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What the Hell Is a Tweet?

January 30, 2012

“There are actual Tweeting stations set up so that the players can Tweet.” – NBC sports journalist Bob Costas during Sunday’s broadcast of the NFL Pro Bowl

When I left the United States for Africa in September 2009, Twitter had yet to explode. True, it had caused waves politically, serving as a valuable organizational tool during Iran’s Green Revolution. Yet, it hadn’t become the ubiquitous phenomenon that it now is. Fast forward to 2012. On television, when someone’s name is listed onscreen, so too is their Twitter handle. For example, Joe Buck, Fox’s play-by-play announcer, is not just Joe Buck, but @JoeBuck. Even restaurants tweet! (See photo below).

This is what I'm talking about.

When did this happen? Look at this:

Illustrative twitter timeline

You can clearly see that from July 2009 to July 2010, the number of tweets per day increased by 53 million! Even more astounding, from July 2010 to July 2011, just one year, the number of tweets per day increased by nearly 150 million! 150 million! It’s no exaggeration to describe that as explosive growth. From 2009 to 2010, Twitter grew at a steady pace of about 20-30 million tweets per day over each six month period. But by late 2010, the number of tweets per day grew by nearly 50 million during each six month period!

Interestingly, in 2009, most of Twitter’s growth was in an older demographic (for example, “adults between the ages of 35 and 49 comprise almost 42 percent of the site’s audience” in 2009). According to the Pew Research Center, since late 2010, the number of 25-34 year olds using Twitter has more than doubled, while the number of young adults (18-24) using the service has remained stable. Twitter is here to stay, and is now the preferred method of instant communication across nearly all demographics. For instance, according to the same survey, blacks and Latinos are even more likely than whites to use Twitter.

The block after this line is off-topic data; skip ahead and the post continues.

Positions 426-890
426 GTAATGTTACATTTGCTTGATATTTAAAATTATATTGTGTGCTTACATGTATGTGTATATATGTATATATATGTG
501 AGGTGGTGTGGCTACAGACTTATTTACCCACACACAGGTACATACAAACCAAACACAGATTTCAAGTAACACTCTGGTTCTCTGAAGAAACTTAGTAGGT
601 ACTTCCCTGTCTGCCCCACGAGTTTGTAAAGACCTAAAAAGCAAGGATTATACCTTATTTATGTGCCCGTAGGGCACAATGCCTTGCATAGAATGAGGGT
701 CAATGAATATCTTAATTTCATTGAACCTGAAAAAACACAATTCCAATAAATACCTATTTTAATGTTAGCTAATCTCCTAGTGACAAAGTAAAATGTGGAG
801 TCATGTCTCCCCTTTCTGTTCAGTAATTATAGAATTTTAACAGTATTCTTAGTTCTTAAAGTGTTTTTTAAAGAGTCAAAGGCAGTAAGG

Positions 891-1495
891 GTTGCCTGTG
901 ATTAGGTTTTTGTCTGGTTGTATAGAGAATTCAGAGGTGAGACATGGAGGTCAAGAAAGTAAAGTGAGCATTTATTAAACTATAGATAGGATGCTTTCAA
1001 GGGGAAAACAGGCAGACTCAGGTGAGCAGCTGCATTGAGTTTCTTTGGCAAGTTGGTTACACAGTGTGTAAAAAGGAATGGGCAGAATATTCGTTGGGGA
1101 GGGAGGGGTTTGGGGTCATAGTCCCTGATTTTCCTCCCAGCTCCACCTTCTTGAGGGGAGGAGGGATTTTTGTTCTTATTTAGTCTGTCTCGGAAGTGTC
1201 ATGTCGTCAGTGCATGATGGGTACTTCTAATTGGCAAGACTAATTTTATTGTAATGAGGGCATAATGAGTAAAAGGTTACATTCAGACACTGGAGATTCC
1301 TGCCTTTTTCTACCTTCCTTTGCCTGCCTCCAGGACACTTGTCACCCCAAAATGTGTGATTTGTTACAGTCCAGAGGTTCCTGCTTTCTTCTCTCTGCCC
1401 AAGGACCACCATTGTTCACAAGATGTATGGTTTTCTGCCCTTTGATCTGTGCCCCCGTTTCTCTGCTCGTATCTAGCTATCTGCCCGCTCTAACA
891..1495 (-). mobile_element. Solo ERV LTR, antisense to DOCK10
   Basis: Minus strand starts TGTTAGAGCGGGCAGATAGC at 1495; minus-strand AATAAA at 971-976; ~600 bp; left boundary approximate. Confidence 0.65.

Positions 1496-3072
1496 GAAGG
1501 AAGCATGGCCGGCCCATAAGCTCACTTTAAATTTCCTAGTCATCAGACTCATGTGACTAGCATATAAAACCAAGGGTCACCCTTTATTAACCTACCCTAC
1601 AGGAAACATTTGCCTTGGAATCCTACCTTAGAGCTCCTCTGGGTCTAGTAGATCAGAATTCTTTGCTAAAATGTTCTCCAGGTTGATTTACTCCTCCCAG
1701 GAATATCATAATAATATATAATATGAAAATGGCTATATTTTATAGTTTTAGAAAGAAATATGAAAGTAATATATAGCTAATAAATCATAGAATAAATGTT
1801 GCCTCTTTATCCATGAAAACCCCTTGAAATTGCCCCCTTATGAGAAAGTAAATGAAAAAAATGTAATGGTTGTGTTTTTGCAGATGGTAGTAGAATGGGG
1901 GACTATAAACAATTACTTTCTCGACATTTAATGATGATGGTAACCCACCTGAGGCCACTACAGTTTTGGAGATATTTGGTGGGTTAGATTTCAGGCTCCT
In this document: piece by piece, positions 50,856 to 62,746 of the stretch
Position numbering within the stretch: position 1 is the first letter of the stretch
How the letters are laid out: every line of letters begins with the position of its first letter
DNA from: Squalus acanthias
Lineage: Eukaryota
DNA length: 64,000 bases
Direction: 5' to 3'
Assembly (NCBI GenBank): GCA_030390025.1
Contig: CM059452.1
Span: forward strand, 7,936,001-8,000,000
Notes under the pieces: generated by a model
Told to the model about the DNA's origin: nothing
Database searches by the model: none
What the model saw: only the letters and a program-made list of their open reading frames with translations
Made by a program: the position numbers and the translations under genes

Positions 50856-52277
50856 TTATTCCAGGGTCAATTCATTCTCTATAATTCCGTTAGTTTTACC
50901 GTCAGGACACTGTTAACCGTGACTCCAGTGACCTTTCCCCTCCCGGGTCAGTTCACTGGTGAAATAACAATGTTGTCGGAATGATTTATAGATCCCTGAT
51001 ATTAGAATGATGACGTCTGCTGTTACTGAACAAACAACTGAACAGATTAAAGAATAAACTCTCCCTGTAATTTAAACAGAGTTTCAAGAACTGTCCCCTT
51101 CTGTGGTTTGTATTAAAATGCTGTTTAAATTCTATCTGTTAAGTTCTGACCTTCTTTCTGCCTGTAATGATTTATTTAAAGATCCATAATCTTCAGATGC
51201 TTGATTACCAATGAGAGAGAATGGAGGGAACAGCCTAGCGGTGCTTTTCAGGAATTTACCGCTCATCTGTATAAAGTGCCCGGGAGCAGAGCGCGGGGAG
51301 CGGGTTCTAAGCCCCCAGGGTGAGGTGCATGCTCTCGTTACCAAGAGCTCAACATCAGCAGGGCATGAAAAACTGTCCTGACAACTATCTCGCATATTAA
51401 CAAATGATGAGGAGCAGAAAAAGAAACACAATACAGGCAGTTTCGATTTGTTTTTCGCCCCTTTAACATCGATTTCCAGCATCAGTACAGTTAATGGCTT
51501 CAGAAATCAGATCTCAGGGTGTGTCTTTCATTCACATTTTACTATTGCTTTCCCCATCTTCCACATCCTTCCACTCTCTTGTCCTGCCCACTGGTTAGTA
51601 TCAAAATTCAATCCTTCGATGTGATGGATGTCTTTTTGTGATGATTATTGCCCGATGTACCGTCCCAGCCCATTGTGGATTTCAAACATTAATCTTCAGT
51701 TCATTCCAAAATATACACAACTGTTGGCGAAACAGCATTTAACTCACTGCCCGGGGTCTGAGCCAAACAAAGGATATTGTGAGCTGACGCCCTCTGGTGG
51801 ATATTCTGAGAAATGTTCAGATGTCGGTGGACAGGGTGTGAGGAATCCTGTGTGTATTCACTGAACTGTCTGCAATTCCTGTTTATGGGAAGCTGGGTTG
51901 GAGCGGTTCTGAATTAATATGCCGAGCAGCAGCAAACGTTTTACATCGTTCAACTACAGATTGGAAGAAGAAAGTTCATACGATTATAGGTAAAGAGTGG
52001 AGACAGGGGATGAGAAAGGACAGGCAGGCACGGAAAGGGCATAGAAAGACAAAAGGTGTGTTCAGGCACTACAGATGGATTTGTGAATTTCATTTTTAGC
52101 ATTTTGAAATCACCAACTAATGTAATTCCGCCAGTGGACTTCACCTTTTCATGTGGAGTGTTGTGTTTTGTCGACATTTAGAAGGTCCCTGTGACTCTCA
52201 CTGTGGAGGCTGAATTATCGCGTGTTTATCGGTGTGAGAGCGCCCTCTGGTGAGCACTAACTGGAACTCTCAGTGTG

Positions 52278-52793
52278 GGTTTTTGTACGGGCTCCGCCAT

So, what the hell is a tweet any way?

According to Twitter’s official guide, a tweet is “a small burst of information” that is “140 characters in length” and  “don’t let the small size fool you—you can share a lot with a little space.” OK. But what is a Tweet, really? In other words, what does it mean to tweet?

If you’ll permit me to use the example of train-wreck actor Charlie Sheen, then to tweet is to lay your soul bare several times a day, every day, to over one million followers. It means microblogging about every little aspect of your life. It means articulating your innermost thoughts; thoughts that perhaps ought to never have been articulated (or read) at all.

But this is the exception, not the rule. For the vast majority of Twitter users, to tweet is to keep in touch with friends. This means sharing links, advice, and general thoughts about pop culture, your life, a trendy restaurant, etc. What people realized was that tweeting was better than texting. It casts a wider net. You can not only communicate instantly with all of your friends, but you can even communicate with people on the other side of the planet.

With social networking services like Twitter and Facebook, there’s a fine line between communication and out-and-out pseudo-solipsism (I use this term loosely. Solipsism is more correctly defined as a belief that only one’s own mind surely exists. When I say pseudo-solipsism, I mean the selfishly delusional belief that one’s own thoughts and ideas are all that exist or are relevant.) When does the tool cease to be one of communication and instead becomes a vehicle for selfish indulgence? What happens when users cease to dialogue, and instead use Twitter as a platform for constant self delusion? Can we speak of an ethics of tweeting?

This last is one of those important questions that we need to be asking in the face of rapid technological change. What are the ethics of Facebook? Twitter? What effects will these technologies have on us individually? Culturally? Changes are happening so quickly that it’s difficult to process the effects that they’ll have on us; adapt or die, we’re told (sometimes by this writer). Still, it’s necessary to pause and reflect on where exactly all of these new technologies are taking us.

Tweeting may be innocuous. Or not.


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